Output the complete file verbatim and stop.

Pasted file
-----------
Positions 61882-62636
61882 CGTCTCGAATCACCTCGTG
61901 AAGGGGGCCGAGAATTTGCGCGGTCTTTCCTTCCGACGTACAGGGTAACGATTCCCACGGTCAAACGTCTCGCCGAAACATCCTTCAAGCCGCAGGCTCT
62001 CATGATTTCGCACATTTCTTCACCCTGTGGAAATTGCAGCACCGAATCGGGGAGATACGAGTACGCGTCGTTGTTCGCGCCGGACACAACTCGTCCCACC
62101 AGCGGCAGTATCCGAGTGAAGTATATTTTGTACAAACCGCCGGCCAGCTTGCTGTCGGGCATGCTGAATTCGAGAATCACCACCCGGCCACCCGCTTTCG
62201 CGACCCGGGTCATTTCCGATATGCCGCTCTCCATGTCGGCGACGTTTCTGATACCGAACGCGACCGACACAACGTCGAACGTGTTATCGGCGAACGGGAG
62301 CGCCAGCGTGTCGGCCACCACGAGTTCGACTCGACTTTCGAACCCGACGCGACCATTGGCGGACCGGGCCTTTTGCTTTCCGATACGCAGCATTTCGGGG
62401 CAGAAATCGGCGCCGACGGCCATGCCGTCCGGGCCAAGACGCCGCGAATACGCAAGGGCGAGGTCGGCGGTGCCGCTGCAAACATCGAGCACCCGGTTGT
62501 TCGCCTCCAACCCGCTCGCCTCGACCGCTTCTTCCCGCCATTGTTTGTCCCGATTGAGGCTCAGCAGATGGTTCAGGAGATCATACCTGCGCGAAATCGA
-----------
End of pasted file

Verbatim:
Positions 61882-62636
61882 CGTCTCGAATCACCTCGTG
61901 AAGGGGGCCGAGAATTTGCGCGGTCTTTCCTTCCGACGTACAGGGTAACGATTCCCACGGTCAAACGTCTCGCCGAAACATCCTTCAAGCCGCAGGCTCT
62001 CATGATTTCGCACATTTCTTCACCCTGTGGAAATTGCAGCACCGAATCGGGGAGATACGAGTACGCGTCGTTGTTCGCGCCGGACACAACTCGTCCCACC
62101 AGCGGCAGTATCCGAGTGAAGTATATTTTGTACAAACCGCCGGCCAGCTTGCTGTCGGGCATGCTGAATTCGAGAATCACCACCCGGCCACCCGCTTTCG
62201 CGACCCGGGTCATTTCCGATATGCCGCTCTCCATGTCGGCGACGTTTCTGATACCGAACGCGACCGACACAACGTCGAACGTGTTATCGGCGAACGGGAG
62301 CGCCAGCGTGTCGGCCACCACGAGTTCGACTCGACTTTCGAACCCGACGCGACCATTGGCGGACCGGGCCTTTTGCTTTCCGATACGCAGCATTTCGGGG
62401 CAGAAATCGGCGCCGACGGCCATGCCGTCCGGGCCAAGACGCCGCGAATACGCAAGGGCGAGGTCGGCGGTGCCGCTGCAAACATCGAGCACCCGGTTGT
62501 TCGCCTCCAACCCGCTCGCCTCGACCGCTTCTTCCCGCCATTGTTTGTCCCGATTGAGGCTCAGCAGATGGTTCAGGAGATCATACCTGCGCGAAATCGA